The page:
When a few Argentine military officers decided to invade the Falkland Islands six weeks ago, they did not consult fully with their uniformed colleagues let alone the people of Argentina. Will they now be responsive to what appears to be a growing popular resentment and despair over the war? If General Galtieri wishes to spare the needless sacrifice of more Argentine and British lives, he will heed the appeal of the British commander on the Falklands to lay down arms and abide by the call of the United Nations to withdraw Argentine troops from the islands.
To do so is not to take a dishonorable, cowardly course. It requires far more courage and statesmanship to admit to an impossible situation and to be willing to avoid slaughter in the face of impending military defeat. Persisting with a posture of false bravado, on the other hand, can only further discredit Argentina in the eyes of the world.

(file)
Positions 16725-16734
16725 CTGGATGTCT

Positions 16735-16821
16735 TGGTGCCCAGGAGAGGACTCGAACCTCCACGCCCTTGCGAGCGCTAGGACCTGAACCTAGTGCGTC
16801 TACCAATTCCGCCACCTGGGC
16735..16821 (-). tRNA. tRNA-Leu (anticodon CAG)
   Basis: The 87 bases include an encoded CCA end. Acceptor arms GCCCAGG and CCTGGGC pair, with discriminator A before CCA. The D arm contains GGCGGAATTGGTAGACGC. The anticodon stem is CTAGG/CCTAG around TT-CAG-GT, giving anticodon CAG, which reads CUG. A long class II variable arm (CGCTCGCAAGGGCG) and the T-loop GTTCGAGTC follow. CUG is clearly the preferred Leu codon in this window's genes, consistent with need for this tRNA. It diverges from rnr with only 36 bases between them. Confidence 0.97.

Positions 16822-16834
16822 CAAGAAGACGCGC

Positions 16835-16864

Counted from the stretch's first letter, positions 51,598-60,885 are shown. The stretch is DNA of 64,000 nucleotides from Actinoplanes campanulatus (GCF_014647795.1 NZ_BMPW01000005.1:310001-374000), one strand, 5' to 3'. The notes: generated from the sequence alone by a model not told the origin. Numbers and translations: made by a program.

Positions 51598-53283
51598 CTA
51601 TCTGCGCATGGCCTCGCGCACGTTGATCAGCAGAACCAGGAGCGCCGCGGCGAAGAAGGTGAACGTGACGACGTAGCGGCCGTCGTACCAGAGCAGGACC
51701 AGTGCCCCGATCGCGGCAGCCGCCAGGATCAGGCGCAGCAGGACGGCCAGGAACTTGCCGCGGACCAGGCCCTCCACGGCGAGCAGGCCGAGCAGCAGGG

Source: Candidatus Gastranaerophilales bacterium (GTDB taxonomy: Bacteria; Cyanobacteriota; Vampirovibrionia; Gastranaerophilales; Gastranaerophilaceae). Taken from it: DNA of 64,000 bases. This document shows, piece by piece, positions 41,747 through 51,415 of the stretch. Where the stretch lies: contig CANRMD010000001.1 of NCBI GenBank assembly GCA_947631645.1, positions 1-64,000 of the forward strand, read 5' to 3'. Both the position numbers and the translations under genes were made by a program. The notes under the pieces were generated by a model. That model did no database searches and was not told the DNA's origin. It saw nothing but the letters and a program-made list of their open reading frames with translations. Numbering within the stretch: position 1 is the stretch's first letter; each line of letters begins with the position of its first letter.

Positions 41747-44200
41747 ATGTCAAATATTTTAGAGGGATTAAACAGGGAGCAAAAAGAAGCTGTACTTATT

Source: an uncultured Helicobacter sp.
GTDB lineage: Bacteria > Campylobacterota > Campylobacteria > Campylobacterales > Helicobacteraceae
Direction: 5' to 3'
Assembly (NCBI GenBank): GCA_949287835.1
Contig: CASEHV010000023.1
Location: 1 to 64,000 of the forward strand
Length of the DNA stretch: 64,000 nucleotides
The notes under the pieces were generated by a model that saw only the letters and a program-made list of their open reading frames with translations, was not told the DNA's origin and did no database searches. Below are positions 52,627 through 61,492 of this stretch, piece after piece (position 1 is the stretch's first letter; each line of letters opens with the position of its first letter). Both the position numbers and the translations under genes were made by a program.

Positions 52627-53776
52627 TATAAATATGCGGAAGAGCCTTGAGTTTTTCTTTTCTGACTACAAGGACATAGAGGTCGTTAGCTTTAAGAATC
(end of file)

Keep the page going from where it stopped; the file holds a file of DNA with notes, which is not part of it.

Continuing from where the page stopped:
The British do not seek to humiliate Argentina. Indeed further fighting would be all the more tragic since it is not over the issue of sovereignty -- but merely over Argentina's armed grab for it. On the substantive question, most of the international community has been prepared to recognize the political realities of the situation that dictate eventual transfer of control of the islands to Argentina. But there is little doubt that a down-to-the-last-man battle will postpone and complicate future negotiations. The more Britain itself sacrifices in the war, the less generous diplomatically it may be and the more justified some leaders will feel in urging that Britain hang on to the Falklands.
For Argentina, the choice is simple. It can make a bad situation worse. Or it can accept a dignified withdrawal in accordance with the UN resolution, thereby saving precious life and keeping the door open for a negotiated settlement. The world ardently hopes it will choose the latter.